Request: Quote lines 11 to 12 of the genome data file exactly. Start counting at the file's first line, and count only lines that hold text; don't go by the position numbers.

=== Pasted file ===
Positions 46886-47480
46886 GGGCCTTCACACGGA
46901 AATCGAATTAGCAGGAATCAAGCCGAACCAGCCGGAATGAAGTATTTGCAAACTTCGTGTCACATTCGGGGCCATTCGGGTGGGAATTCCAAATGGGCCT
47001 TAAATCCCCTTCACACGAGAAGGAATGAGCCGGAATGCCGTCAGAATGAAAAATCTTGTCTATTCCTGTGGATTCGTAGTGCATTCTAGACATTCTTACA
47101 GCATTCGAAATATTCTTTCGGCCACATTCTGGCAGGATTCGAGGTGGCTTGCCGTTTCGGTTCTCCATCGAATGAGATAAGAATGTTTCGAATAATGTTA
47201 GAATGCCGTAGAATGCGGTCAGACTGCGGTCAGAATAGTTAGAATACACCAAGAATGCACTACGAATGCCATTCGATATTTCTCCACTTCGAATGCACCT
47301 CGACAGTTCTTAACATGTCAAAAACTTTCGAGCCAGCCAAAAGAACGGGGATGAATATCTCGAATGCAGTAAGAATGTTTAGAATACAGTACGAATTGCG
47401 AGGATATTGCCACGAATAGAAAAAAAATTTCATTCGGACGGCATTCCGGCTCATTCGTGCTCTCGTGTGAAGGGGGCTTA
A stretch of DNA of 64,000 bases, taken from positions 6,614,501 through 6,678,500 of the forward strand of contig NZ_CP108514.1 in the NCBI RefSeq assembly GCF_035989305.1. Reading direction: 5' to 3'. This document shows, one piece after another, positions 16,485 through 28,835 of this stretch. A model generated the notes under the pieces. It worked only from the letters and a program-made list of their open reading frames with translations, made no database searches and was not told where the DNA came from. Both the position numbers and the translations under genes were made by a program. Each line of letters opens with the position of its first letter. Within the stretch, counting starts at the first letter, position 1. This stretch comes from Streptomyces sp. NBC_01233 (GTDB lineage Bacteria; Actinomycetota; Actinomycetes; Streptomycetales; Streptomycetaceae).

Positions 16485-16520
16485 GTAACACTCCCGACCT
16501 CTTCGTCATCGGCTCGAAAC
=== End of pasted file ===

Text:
16485 GTAACACTCCCGACCT
16501 CTTCGTCATCGGCTCGAAAC